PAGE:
Physical Chemistry of Polymers 1


Lecture: Wednesdays, 12:00 (noon) till 1:00 p.m. (60 Min.), Lecture Hall C03
Exercise: Tuesdays, 1 p.m. till 2 p.m., Seminar Room SR 107



Scripts - Physical Chemistry of Polymers 1 (login with your JGU account)



This lecture aims at establishing a basis of knowledge and competence for understanding fundamental structure–property relations of polymers, such to arc further teaching contents in the fields of polymer chemistry and materials engineering.



Basic knowledge in organic and physical chemistry as well as mathematics, as taught in bachelor-level classes of these fields.



09.032.641 Lecture: Introduction to Macromolecular Chemistry: Physical Chemistry of Polymers


Preface to the Winter Term 2022/23


Dear students:

This is one of several online presences for the hybrid lecture "Physical Chemistry of Polymers 1" at JGU Mainz. Another online presence can be found on our e-learning platform Moodle; it will automatically show up there under your content if you are registered for this class.

What does "hybrid lecture" mean? It means that the lecture takes place in equal parts in digital and in real space. In the digital part, you can acquire the basic knowledge all by yourself. For this purpose, short scripts, each covering one of a total of nine lesson units of this lecture (that would normally be featured in a classical 90-min lecture-hall format each), are available to you as working materials in the "Scripts" section of this website and (alternatively), on our university`s e-learning platform Moodle. In addition, nine accompanying digital lectures, in the format of both a video and an audio-podcast each, are available to you for streaming on this website and on Moodle. You can view/listen them at home, supported by the scripts, and thus consume the lecture contents conveniently from your private place. As further accompanying material, the textbook "Physical Chemistry of Polymers" (S. Seiffert, DeGruyter 2020) is recommended, which presents the content in even greater depth and detail. You can lend it from our MIN Bereichsbibliothek (that's the library underneath the chemistry lab-classrooms); they have a decent number of both paper copies and e-Book licenses.

With these materials, you will be able to work through the lecture material completely by yourself; and you should also be able to pass the exam. If you like, however, you are also cordially invited to attend a classroom session, which takes place on Wednesdays from 12:00 to 13:00 in lecture hall C03. On these dates, we will work together in lively and interactive groups to deepen and anchor the understanding of the lecture material. We will meet once a week and work through one by one of the lecture topic-units, respectively. Participation in this presence format is voluntary, and the exam can be well passed without. It is to be expected, though, that true understanding of the lecture content can profit a lot from participation in this presence part of the class.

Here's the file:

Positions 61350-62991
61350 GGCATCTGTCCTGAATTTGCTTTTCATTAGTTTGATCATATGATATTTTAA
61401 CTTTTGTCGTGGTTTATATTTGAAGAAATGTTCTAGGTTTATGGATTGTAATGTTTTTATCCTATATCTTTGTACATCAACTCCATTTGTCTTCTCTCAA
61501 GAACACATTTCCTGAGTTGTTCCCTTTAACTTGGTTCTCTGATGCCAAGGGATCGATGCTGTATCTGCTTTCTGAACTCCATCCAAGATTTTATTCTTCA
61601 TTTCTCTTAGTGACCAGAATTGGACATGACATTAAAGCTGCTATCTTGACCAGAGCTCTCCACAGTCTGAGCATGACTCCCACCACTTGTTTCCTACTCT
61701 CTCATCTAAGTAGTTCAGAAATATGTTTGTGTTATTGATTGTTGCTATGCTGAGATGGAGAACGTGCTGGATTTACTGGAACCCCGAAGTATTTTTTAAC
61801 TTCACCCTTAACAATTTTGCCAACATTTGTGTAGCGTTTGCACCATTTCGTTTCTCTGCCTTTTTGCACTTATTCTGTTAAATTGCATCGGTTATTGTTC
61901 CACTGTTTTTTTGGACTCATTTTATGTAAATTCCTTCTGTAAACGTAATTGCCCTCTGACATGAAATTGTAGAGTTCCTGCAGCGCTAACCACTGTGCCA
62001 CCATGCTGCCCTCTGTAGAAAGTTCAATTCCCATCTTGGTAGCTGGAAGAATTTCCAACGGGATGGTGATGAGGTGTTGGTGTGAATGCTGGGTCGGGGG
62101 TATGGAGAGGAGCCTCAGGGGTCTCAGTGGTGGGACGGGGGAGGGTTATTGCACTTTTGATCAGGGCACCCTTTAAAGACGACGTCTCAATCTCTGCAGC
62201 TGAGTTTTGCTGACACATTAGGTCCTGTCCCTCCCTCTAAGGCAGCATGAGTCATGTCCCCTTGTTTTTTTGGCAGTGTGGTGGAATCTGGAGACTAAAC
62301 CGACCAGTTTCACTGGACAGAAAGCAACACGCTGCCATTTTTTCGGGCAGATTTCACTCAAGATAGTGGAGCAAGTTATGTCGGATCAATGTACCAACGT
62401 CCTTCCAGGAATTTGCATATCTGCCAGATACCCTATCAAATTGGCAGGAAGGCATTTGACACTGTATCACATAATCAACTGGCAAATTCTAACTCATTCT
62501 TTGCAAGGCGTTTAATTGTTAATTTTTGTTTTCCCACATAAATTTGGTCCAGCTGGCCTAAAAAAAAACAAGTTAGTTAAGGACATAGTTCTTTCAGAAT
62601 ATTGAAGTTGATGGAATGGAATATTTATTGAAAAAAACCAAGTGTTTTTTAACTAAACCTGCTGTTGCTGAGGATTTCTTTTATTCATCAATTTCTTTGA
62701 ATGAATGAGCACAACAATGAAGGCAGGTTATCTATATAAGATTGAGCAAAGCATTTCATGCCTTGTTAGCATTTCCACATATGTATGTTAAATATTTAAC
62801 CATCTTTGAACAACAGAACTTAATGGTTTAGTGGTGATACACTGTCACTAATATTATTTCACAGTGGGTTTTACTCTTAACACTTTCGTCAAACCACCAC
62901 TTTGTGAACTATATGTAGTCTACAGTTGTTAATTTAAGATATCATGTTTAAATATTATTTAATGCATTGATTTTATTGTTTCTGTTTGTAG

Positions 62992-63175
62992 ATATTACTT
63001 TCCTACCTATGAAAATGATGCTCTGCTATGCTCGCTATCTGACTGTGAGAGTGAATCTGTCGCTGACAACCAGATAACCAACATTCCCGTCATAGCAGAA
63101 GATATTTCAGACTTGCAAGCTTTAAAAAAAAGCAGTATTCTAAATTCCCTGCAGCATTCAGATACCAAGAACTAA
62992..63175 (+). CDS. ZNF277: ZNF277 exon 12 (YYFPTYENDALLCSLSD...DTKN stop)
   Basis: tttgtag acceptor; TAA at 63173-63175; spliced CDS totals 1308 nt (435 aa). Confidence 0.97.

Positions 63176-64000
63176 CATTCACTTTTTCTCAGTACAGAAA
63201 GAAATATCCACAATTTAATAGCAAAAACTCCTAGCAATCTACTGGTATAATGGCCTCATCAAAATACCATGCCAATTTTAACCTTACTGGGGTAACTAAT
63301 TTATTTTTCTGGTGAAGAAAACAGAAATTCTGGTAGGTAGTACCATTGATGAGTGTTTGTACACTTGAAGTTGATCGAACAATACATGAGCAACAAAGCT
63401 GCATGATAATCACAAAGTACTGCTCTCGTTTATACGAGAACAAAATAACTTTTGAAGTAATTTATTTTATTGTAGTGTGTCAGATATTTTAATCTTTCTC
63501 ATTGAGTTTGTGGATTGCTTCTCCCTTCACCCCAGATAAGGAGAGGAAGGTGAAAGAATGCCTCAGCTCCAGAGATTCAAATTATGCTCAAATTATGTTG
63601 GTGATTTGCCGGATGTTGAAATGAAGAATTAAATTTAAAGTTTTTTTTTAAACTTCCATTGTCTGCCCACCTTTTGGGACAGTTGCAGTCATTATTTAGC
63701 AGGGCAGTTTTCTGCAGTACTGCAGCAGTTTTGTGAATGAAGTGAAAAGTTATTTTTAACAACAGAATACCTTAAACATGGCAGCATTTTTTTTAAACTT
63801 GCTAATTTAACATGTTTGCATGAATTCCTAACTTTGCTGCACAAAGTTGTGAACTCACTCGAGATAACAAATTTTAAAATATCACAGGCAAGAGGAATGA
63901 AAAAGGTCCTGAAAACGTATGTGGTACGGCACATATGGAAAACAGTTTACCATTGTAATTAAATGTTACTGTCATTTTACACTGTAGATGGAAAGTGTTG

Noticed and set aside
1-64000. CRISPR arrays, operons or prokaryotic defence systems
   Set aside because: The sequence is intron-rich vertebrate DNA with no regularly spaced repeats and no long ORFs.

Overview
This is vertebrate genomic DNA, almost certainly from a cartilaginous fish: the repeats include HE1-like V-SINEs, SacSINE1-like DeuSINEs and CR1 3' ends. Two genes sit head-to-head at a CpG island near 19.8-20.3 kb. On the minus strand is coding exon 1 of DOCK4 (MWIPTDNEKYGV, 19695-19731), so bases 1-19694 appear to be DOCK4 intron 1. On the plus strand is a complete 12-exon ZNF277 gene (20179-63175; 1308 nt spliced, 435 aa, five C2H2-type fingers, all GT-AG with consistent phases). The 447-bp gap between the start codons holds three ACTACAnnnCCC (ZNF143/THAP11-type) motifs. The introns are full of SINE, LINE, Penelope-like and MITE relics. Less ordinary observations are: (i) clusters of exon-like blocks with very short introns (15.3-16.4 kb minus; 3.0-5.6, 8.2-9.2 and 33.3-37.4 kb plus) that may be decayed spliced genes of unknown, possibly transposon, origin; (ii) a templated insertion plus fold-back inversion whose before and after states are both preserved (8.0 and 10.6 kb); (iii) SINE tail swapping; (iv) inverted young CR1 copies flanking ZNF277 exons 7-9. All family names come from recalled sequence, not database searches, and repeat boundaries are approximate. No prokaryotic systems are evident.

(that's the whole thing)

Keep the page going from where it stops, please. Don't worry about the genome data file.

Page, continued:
Accompanying to the lecture, there is an exercise. It takes place in presence. Dates are announced above and below on this website.

Your teacher,
Prof. Dr. Sebastian Seiffert



Audio- and Videostreams


1. Introduction

Video: click here


2. Ideal Chains

Video: click here


3. Entropy Elasticity

Video: click here


4. Real Chains

Video: click here


5. Flory Theory

Video: click here


6. Chain Dynamics

Vide: click here


7. Flory–Huggins Theory

Video: click here


8. Phase Diagrams 

Video: click here


9. Osmotic Pressure 

Video: click here


10. Schlusswort

Video: click here





Topics and Contents

1. Introduction

Delimination of the Field of Macromolecular Chemistry, History of the Discipline, Definition of the Teaching and Learning Targets of this Lecture

2. Ideal Chains
Chain Conformation, End-to-End Distance, Radius of Gyration, Characteristic Ratio, Kuhn Model, Persistence, Random Walk Statistics, Gaussian Coils, Free Energy of Ideal Chains, Entropy Elasticity, Fractality of Polymers

3. Real Chains
Interaction Potentials, Mayer f-Function, Excluded Volume, Types of Solvents, Theta State, Conformation of Real Chains, Flory Theory, Blob Model, Rouse and Zimm Dynamics

4. Thermodynamics of Polymer Systems
Lattice Model, Flory–Huggins Theory, Chi Parameter, Solubility Parameters, Phase Behavior of Polymer–Solvent and Polymer–Polymer Systems, Osmotic Pressure


Dates and Lessons


Oct.    26, 2022:    Preface

Nov.    02, 2022:    Introduction

Nov.    09, 2022:    Ideal Chains

Nov.    16, 2022:    Entropy Elasticity

Nov.    23, 2022:    Real Chains

Nov.    30, 2022:   Flory Exponent

Dec.   07, 2022:   Chain Dynamics

Jan.    11, 2023:   Flory–Huggins Theory

Jan.    18, 2023:   Phase Diagrams

Jan.    25, 2023:   Osmotic Pressure


09.032.650 Exercise: Introduction to Macromolecular Chemistry (Part 1 + 2)


Dates and Excercise Topics


Nov.    15, 2022:     Ideal Chains

Nov.    29, 2022:    Entropy Elasticity

Dec.   13, 2022:    Excluded Volume

Jan.    10, 2023:    Flory Theory

Jan.    24, 2023:    Polymer Thermodynamics


Results of the Exam written on August 26, 2022

PC Part

Klausureinsicht am 01.09. oder 02.09. zwischen 09:00 und 11:00 im Innenhof Chemie vor Eingang PMC-Bib, Terminabstimmung per mail.

Bei Interesse bitte eine email an Dr. Wolfgang Schärtl.


points total percent marks code
48,0 96,0 1,0 08
48.0 96,0 1,0 02
47,5 95,0 1,0 05
47,0 94,0 1,3 06
46,0 92,0 1,3 04
44,5 89.0 1,7 15
42,5 85,0 1,7 13
41,0 82,0 2,0 10
39,0 78,0 2,3 01
37,5 75,0 2,3 18
36,0 72,0 2,7 11
36,0 72,0 2,7 07
35,5 71,0 2,7 09
33,0 66,0 3,0 17
32,0 64,0 3,3 16
32,0 64,0 3,3 14
29,0 58,0 3,7 12
21,0 42,0 5,0 03


Note: these marks are an informal feedback only.

Marks are calculated according to:

100%95%: 1,0 ; 95%90%: 1,3

90%85%: 1,7 ; 85%80%: 2,0 ; 80%75%: 2,3

75%70%: 2,7 ; 70%65%: 3,0 ; 65%60%: 3,3

60%55%: 3,7 ; 55%50%: 4,0

< 50%: 5,0